In my search for the contact number to Vital Statistics, I found something better.
It turns out you can fill out a Marriage Certificate Application Form online. It then needs to be printed out and signed, but one of the options to send it in is to scan the signed document and email it.
Which I just finished doing.
It costs $80 for one copy. It also takes 6-8 weeks for it to be processed. Unless you pay an extra $40 for rush service within Canada, at which point it will be processed in 5-8 business days.
I had to suck it up and check off the rush service box. This whole debacle is already taking too long!
The site also had a link to a sample image of a marriage certificate.
Apparently, I’ve never had one. It’s the same design as a birth certificate, but a different colour.
In filling out the form, though, it had the option of a large, framing size certificate, or a certified copy of marriage registration. So I think what I have that I can’t find is a framing size.
I included copies of my and my husband’s birth certificates, just in case.
I hope it is acceptable.
I foresee problems for my husband, too.
He took a photo of his birth certificate with his phone, used his phone’s editing software to clean it up, emailed the clear image to me, which I have printed off to send with our health care number application form.
His name doesn’t match his ID, either.
You see, my husband is from the East Coast. As is common among French Canadians, he has 4 names – a first name, two middle names and a surname, but uses his second name. It’s the only name that was ever used for him. I knew him for years before I found out I didn’t know what his first name was. In fact, no one in his family uses their first name. I don’t know the first names of my in-laws. I’m not sure my husband even remembers them anymore! 😀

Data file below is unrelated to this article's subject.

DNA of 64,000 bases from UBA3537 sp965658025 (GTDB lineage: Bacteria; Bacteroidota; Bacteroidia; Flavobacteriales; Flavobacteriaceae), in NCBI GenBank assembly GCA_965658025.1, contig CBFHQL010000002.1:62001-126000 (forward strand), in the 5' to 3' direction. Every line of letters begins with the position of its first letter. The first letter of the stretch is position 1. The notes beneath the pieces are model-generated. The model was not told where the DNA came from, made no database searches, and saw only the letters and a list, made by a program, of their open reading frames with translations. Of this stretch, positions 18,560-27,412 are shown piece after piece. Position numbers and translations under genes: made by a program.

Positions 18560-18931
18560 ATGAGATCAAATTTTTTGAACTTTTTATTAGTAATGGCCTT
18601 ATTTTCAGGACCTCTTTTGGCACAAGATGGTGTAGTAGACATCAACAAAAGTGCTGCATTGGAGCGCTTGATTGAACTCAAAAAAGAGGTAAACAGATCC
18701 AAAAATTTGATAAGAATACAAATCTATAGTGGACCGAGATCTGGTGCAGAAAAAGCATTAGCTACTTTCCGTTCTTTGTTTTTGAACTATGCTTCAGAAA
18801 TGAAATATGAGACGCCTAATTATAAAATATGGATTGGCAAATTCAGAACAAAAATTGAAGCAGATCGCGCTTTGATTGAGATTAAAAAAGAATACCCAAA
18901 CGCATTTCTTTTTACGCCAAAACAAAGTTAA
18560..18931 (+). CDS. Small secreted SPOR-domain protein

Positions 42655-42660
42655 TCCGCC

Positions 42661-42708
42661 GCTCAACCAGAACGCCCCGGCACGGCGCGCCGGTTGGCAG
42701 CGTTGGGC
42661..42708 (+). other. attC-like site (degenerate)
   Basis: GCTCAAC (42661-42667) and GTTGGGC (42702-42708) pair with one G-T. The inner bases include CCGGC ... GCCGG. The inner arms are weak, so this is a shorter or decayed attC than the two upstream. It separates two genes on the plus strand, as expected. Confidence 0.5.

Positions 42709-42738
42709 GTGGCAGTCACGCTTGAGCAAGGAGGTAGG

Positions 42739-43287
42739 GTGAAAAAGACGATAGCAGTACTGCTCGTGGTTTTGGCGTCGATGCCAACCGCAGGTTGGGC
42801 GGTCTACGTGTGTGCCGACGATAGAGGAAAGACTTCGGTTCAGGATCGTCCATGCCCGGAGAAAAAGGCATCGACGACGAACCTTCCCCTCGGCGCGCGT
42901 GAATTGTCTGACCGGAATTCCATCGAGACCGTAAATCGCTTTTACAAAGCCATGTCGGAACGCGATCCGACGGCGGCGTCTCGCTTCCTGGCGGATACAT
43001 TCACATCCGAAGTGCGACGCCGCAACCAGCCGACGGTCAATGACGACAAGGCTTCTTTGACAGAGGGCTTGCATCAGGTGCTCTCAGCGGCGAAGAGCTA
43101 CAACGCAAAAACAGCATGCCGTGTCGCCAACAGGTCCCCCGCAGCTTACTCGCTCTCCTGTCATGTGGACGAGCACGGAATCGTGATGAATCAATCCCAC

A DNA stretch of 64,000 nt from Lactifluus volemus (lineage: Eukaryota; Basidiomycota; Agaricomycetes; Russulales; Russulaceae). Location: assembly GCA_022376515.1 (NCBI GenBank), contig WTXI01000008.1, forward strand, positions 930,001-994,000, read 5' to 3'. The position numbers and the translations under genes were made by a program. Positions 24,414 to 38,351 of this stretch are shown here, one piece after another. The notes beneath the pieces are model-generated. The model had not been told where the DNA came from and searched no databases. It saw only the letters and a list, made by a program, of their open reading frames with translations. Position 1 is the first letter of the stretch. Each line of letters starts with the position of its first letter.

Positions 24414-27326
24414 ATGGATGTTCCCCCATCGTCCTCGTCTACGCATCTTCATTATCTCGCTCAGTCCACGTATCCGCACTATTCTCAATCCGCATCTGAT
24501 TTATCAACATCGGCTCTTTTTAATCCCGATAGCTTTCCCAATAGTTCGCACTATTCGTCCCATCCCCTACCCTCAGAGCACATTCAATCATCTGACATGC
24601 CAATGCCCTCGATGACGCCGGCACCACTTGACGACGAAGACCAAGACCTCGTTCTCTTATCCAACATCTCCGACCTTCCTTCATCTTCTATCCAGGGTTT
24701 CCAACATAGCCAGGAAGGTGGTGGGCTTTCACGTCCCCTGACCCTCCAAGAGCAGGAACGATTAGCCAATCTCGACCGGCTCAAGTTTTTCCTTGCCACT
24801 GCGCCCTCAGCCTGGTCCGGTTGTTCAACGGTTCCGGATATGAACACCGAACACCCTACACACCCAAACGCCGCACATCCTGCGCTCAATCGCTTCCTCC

It became a bit of an issue when he was in the military, because they kept wanting to use the first name on his birth certificate on various documentation, but he never used it, and they are required to use the name the person goes by, which meant they couldn’t use his first name, but had to use his second name, but they couldn’t use his second name because it was not the first name on is birth certificate…
It was a very circular problem.
In the end, they reversed his first two names on the paperwork.
So all my husband’s ID uses his second name and surname, his birth certificate has his full name, but his military record has his full name with the first two names reversed.
Oh, and I looked it up on the Vital Statistics website. This is what is says about surnames “after marriage or entry into a common-law relationship”.
As a married person or a person living in a common-law relationship, you have a number of options for choosing your name.
- You may retain your present surname;
- You may assume your spouse’s surname or common-law partner’s surname;
- You may combine your present surname with your spouse’s or common-law partner’s surname, with or without a hyphen (it does not matter which surname you use first); or
- You may assume your spouse’s or common-law partner’s surname and retain your present surname as a given, middle name.
- All options apply equally to men and women.
- If you were born in [province], your birth certificate does not change to your married name or common-law partner’s name.
If you are living common-law, it will be necessary to file a declaration with Vital Statistics in order to change your surname. You will be charged a fee to obtain a certificate of Election of Surname that will provide proof of your new name.
Now, I can see the need for proof of marriage for someone who has just gotten married and wants to change their ID to reflect their chosen new surname. But once that’s been done, that should be it. It’s done. They should not have to prove it all over again, decades later, when absolutely everything that person has is in their legal, married name!
And it’s costing me $120 to get that proof, so I can get a $20 driver’s license.
What a pain!